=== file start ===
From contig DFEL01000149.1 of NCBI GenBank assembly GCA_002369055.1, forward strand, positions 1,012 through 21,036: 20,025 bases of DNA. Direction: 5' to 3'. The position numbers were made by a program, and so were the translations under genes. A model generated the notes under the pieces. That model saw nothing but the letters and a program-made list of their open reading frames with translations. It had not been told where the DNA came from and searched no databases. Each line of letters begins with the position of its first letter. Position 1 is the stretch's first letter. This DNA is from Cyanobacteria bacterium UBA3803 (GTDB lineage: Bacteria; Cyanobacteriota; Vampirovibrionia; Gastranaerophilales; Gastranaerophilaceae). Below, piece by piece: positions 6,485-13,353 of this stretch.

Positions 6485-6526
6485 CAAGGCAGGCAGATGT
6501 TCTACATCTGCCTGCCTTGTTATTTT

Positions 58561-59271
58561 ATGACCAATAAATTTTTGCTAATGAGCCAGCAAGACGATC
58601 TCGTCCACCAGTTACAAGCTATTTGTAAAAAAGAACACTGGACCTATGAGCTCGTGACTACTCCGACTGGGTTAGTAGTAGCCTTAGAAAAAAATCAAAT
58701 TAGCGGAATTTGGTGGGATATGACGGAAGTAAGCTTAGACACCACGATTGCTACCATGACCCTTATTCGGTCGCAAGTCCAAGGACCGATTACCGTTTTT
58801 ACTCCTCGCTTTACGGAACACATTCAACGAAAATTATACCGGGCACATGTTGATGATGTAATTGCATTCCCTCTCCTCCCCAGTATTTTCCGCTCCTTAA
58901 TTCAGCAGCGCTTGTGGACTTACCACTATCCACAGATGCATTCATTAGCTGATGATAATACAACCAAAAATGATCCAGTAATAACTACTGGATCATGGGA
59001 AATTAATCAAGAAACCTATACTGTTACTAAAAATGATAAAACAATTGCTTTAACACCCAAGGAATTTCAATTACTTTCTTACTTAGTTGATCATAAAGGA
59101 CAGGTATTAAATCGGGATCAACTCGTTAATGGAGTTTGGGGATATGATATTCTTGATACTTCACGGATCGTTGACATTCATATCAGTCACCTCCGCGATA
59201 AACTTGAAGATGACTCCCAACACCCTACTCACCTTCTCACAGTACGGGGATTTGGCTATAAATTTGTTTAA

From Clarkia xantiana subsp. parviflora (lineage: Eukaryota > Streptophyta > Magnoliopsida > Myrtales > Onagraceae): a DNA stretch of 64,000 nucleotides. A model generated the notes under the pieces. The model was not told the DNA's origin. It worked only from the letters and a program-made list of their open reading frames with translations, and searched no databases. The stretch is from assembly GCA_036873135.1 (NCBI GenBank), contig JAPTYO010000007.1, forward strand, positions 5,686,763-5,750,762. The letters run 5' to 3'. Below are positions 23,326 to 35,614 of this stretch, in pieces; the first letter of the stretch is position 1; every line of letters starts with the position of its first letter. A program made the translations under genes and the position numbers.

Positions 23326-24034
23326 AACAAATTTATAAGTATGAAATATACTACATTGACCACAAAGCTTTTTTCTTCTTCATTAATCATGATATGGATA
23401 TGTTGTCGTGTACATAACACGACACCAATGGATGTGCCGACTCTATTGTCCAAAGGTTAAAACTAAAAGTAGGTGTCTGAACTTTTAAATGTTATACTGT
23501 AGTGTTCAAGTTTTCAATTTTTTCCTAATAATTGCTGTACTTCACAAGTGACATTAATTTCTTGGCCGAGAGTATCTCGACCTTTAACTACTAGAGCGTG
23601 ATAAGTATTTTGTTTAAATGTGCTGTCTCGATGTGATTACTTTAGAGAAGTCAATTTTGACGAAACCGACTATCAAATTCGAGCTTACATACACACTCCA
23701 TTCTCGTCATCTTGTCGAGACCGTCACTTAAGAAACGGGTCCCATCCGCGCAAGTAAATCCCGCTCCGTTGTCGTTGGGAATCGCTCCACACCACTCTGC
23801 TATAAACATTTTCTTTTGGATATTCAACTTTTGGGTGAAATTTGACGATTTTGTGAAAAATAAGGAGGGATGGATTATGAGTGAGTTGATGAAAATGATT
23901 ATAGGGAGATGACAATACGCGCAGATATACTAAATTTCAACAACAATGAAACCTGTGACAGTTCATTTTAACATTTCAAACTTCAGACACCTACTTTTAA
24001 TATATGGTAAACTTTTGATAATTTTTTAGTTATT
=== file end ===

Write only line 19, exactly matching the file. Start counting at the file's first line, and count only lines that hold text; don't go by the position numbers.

23601 ATAAGTATTTTGTTTAAATGTGCTGTCTCGATGTGATTACTTTAGAGAAGTCAATTTTGACGAAACCGACTATCAAATTCGAGCTTACATACACACTCCA